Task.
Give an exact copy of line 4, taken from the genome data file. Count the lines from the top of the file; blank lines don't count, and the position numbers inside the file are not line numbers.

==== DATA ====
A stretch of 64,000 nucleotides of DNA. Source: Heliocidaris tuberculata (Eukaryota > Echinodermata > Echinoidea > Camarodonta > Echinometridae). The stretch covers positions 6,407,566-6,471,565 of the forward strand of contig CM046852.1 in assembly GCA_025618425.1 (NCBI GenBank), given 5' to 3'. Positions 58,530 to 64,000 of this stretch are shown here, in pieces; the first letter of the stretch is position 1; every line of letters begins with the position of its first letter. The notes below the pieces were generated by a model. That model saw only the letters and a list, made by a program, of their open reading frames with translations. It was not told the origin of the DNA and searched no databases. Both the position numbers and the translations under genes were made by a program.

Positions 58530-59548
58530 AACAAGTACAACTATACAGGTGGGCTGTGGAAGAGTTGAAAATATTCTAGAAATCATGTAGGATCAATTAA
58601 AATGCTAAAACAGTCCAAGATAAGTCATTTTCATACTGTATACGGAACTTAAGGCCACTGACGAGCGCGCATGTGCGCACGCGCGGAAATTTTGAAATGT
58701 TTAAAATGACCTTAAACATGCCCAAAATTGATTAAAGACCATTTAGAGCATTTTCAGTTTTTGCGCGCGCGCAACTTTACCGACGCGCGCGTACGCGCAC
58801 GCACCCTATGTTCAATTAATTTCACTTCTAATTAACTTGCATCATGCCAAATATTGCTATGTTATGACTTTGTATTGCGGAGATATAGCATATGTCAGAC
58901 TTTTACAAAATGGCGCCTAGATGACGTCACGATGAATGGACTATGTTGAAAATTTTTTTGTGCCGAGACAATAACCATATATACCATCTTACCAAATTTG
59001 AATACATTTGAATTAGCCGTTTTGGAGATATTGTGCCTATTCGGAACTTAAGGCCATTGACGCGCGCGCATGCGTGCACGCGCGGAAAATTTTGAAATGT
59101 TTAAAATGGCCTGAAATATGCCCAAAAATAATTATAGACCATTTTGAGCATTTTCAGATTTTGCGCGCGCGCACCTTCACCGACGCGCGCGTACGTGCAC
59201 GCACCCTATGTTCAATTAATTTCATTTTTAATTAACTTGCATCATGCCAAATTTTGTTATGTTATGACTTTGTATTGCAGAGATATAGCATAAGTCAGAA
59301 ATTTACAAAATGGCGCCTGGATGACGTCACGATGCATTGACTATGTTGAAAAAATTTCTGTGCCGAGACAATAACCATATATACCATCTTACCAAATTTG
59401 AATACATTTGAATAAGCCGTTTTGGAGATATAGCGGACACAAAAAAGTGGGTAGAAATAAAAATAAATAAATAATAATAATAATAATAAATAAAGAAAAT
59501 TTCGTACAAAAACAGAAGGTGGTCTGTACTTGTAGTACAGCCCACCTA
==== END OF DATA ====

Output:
58601 AATGCTAAAACAGTCCAAGATAAGTCATTTTCATACTGTATACGGAACTTAAGGCCACTGACGAGCGCGCATGTGCGCACGCGCGGAAATTTTGAAATGT